5. Kemba Walker (Y!: PG; PDR: 89; ADP: 87.7; ESPN: PG; PDR: 73; ADP: 82). Overview: Obviously, Kemba’s left knee is the biggest unknown and concern, this season and onward. He turned 30 years old in May, wasn’t ready to play after four months of resting it between GobertGate and The Bubble, received a stem-cell injection in October to alleviate the issues — which seems like the kind of half-measure that would make “Breaking Bad” Mike snicker slightly before he had to put you down — and is looking at MPG and GP restrictions when he can return. Last season: Everything started off magically with Kemba and the Celtics; it was like watching your best friend get out of a bad relationship (i.e. Kyrie), and then find someone new and flourish. Then came the 2020 All-Star game, when conference-rival coach Nick Nurse let Kemba be one of four players on either side to log 29 or more minutes in an exhibition game — AFTER Stevens played him 45 minutes in the last game before ASW. Kemba’s a good shooter, but much of his game is derived from the vicious cuts he can (used to be able to?) make, like to create separation on his signature step-back J. Also, nobody looked more exposed in The Bubble against the zone defenses than Walker did against Toronto and then Miami; he appeared perplexed like a soccer player who’d just been told that putting your hands on the ball is suddenly allowed but has no clue how to leverage that. Part of that is on Stevens and the offense (GET OUT OF THE STUPID CORNERS WAITING FOR A BAD LOOK AND CUT BACK DOOR!!!), but, it was tough to see the injury and zone struggles from a freshly-minted max player. This season: All you can do is make assumptions about how much he can contribute. While he didn’t LOOK hobbled in averaging 36.9 minutes over 17 playoff games, his game appeared limited at times, but fluid at others — except when Nurse and then Erik Spoelstra flummoxed him with the same defensive strategy employed by youth coaches and favored in over-40 rec leagues. The meathead-idiot, former-team-icon head coaches are going extinct and are being replaced by progressive eggheads like Stevens, Nurse, and Spoels. It’s a mistake to think that teams won’t throw zone at the C’s with Kemba on the court until the offense shows why large doses of zone are for fat guys and little kids. Buy: Low. Kemba’s injury is too detrimental to his elemental play, and he’s been too exposed by zone D to go near him in the first 10 rounds of a draft. I would love to get him as an early bench pick to then stash on IR and then grab a fresh FA. I’m taking Duncan Robinson (PDR: Y!: 88; E: 172), Aaron Gordon (92; 105), Montrezl Harrell (98; 78), and even Markelle Fultz (93; 93) ahead of him this season.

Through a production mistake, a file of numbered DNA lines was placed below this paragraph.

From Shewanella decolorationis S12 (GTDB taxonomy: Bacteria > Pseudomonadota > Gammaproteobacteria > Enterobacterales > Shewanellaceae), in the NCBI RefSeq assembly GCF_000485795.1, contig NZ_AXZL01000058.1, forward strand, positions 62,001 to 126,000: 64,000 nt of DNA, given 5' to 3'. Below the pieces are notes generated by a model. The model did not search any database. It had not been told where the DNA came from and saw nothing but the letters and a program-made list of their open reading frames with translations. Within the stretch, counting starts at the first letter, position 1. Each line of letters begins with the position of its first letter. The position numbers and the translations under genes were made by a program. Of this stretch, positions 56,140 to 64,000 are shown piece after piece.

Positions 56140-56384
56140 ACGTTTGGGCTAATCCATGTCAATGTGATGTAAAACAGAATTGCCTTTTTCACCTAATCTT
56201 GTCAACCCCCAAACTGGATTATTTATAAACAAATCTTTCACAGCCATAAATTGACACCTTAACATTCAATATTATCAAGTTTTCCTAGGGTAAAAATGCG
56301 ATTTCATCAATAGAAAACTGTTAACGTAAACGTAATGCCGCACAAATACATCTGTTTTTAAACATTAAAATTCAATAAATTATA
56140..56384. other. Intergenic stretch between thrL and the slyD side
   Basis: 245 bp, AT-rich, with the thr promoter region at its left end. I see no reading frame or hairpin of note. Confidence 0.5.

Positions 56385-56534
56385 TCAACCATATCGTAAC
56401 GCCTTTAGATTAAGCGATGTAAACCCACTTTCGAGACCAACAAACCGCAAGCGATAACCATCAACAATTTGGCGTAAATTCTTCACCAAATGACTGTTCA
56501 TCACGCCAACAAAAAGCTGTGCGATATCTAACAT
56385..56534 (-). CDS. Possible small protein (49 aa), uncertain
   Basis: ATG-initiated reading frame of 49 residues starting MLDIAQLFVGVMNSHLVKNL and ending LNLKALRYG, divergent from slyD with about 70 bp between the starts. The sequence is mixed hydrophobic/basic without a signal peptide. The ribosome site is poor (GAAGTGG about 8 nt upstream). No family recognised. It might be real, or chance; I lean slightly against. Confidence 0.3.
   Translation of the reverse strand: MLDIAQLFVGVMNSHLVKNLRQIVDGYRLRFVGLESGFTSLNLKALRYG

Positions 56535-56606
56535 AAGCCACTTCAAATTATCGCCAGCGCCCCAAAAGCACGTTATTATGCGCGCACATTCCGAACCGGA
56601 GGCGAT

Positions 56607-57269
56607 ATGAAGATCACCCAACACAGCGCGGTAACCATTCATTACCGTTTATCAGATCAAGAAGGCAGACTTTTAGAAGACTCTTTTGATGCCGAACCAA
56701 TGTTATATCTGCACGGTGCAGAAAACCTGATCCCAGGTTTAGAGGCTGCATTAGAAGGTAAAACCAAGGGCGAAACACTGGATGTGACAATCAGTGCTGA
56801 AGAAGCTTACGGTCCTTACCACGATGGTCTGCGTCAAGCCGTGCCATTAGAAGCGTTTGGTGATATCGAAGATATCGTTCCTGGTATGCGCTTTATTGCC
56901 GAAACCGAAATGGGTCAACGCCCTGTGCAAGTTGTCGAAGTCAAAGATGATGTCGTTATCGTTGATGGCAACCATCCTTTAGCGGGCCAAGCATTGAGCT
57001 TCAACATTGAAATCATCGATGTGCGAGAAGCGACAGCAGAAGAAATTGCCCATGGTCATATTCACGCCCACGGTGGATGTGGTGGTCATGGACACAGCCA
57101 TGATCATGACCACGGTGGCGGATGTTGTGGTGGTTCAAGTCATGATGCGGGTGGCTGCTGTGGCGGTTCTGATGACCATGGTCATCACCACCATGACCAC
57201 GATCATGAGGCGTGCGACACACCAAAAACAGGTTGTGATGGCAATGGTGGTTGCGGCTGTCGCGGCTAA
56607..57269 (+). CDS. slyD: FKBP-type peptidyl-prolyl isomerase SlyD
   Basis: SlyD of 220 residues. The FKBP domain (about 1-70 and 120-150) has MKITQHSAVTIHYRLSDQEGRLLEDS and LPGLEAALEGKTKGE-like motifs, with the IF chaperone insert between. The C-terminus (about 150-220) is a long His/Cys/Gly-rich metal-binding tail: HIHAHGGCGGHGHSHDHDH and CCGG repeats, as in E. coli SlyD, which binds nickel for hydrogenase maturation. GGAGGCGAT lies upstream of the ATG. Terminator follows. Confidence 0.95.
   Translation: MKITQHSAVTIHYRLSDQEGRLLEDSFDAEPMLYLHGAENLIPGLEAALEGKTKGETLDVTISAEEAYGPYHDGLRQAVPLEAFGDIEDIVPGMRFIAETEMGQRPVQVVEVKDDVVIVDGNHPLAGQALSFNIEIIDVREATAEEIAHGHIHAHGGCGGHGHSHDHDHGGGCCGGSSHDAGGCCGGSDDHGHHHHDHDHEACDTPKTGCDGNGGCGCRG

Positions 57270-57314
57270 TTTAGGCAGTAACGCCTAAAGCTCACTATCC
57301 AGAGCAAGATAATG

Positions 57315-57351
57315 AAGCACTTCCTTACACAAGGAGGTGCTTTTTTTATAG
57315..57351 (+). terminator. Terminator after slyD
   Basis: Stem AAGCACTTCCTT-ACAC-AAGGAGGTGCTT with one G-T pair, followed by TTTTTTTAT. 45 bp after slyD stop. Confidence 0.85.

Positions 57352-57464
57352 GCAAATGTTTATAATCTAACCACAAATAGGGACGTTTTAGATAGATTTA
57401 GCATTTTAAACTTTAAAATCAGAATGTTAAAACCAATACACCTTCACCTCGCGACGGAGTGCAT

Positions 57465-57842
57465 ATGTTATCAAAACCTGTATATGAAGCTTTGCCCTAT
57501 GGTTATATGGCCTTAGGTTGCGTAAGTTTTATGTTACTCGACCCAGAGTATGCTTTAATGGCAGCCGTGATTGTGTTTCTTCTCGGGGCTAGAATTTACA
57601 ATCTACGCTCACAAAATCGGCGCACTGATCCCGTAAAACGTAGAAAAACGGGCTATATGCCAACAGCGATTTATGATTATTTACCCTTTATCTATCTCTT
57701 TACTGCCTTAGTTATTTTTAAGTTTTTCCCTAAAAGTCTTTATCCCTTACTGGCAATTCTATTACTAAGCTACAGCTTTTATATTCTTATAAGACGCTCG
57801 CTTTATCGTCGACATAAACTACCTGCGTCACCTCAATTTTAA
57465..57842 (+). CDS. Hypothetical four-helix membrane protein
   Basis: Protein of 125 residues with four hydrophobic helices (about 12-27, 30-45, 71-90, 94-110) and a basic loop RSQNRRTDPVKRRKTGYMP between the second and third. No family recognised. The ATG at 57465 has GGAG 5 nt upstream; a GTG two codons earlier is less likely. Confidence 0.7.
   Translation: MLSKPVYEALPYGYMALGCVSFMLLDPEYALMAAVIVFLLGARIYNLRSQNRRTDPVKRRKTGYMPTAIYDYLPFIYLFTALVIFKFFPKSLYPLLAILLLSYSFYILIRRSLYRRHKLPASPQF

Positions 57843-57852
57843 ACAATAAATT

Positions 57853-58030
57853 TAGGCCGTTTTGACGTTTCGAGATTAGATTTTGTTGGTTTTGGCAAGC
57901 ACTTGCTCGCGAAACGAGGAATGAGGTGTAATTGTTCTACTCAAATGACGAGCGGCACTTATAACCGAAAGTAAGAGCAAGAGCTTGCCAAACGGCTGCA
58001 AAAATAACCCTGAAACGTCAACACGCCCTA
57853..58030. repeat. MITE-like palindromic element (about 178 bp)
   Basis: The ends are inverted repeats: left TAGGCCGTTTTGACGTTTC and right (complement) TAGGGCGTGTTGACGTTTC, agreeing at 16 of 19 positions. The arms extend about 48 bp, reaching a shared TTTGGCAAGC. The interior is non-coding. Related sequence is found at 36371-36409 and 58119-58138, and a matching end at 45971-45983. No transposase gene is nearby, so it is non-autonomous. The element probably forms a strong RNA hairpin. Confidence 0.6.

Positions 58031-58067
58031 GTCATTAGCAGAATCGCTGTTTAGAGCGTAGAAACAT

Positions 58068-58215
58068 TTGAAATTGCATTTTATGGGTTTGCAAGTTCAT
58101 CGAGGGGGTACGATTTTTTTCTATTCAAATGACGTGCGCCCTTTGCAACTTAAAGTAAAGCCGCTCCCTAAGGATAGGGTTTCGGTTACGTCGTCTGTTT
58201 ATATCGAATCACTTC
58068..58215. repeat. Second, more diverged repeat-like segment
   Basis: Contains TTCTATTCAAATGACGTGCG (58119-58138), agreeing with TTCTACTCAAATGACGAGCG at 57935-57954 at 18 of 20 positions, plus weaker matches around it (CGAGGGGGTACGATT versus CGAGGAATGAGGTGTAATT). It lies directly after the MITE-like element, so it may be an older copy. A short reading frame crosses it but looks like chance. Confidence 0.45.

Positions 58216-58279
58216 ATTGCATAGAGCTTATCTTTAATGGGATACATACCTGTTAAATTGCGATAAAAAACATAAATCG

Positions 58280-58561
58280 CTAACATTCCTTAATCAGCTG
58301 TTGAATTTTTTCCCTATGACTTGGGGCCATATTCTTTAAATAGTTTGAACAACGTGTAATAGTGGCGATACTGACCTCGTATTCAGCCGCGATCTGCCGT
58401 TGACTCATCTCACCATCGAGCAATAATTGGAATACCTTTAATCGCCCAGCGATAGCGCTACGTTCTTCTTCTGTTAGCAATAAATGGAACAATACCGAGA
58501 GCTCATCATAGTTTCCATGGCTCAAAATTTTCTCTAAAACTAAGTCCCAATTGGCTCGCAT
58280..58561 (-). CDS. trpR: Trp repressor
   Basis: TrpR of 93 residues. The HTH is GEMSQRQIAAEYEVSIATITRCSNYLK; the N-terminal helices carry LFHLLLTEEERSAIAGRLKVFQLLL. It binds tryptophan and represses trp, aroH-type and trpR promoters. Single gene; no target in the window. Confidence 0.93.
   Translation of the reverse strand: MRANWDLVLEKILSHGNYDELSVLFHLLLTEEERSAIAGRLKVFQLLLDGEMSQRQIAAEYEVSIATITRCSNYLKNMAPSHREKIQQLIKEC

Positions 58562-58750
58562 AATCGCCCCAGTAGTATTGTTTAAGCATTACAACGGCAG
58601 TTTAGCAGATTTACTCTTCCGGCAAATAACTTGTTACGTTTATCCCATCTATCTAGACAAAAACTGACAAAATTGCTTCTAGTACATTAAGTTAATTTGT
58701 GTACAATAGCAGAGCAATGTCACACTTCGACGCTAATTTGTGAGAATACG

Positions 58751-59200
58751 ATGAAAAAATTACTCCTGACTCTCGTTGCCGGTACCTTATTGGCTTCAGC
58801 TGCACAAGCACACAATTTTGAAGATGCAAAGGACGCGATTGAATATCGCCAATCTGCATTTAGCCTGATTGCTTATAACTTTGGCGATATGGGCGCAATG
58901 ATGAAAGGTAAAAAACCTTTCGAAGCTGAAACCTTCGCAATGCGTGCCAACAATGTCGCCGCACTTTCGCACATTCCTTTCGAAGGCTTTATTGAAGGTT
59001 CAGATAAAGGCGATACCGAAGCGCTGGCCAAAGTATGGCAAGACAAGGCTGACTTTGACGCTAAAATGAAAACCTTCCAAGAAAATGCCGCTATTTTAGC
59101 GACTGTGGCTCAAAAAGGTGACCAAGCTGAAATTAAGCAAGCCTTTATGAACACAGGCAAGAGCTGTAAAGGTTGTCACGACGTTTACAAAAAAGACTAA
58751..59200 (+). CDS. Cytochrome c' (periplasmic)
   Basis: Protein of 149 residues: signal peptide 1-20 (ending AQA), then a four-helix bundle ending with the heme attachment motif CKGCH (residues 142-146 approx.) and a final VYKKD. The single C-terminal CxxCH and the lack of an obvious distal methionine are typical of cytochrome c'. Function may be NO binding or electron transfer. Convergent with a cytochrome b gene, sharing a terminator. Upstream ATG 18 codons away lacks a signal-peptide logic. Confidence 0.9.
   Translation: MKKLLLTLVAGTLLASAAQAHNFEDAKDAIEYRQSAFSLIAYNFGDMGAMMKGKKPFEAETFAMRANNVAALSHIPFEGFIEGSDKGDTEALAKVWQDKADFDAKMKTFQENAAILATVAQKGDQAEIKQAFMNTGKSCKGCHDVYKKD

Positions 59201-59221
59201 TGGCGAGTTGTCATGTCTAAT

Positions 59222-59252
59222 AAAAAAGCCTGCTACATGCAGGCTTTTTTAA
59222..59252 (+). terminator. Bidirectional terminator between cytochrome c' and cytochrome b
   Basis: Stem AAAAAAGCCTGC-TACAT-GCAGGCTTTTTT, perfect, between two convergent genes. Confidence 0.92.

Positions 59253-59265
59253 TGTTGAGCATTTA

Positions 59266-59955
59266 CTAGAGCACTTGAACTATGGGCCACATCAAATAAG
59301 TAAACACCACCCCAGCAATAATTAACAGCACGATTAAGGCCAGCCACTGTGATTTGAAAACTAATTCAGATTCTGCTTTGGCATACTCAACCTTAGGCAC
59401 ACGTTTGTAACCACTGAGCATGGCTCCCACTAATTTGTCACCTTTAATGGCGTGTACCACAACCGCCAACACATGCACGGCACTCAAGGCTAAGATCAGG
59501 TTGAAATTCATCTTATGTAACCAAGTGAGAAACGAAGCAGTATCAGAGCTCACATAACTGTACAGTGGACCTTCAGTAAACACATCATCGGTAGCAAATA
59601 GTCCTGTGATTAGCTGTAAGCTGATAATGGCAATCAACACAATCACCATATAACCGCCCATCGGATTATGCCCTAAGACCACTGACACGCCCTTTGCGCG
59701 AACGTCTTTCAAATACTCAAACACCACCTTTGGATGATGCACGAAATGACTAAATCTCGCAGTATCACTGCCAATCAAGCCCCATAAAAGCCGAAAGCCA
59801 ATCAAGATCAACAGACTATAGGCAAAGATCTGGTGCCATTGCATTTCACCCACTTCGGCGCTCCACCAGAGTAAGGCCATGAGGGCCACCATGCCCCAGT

6. Robert “Timelord” Williams, III, (Y!: C; PDR: 136; ADP: 141.0; ESPN PDR: 146; ADP: ?*). Overview: After playing some crucial playoff minutes off the bench in Boston’s win over Toronto in the playoffs, Timelord created a lot of believers, and has natural tools that make scouts and fantasy owners ogle. He’s not going to need the ball to contribute, save for an instant on a lob before a robust flush, and for a few uncontested pops from the elbows, which he can reliably hit. Last season: Williams demonstrated typical sophomore improvement, assembled an impressive highlight reel, and showed flashes of being a reliable rotation player. But we only saw flashes. Over 13.4 minutes last year, he posted 5.2/4.4/0.9/0.8/1.2 with a .727/.000/.647. This season: I know what you’re thinking: “Low minutes, but he PRODUCES when he’s out there!” Sure. Sometimes. If there’s a bet whether Williams will have more double-doubles than DNPs this season, I’m taking the DNPs, every time, and it could be as many as a dozen if he dozes incrementally to start the season; to the C’s chagrin, Williams does look dazed for stretches and good coaches can and will easily exploit his weaknesses. He’s not even the best big on this team named “Williams;” his undersized un-brother Grant was deservedly getting crunchtime playoff minutes instead of him, especially in the Miami series, because he’s consistent and dependable on D, which matters. Buy: Low. Or, not at all. Andrew Wiggins (PDR: Y!: 129; E: 72), Joe Ingles (132; 111), Dennis Schroder (135; 80), Tim Hardaway, Jr. (137; 151), Will Barton (141) are all worth rostering ahead of Williams. I’d even take Dario Saric (146) and Marvin Bagley, III (144; 127) ahead of him; while they’re flawed players, they’re under less pressure to produce and both have more diverse skills and upside.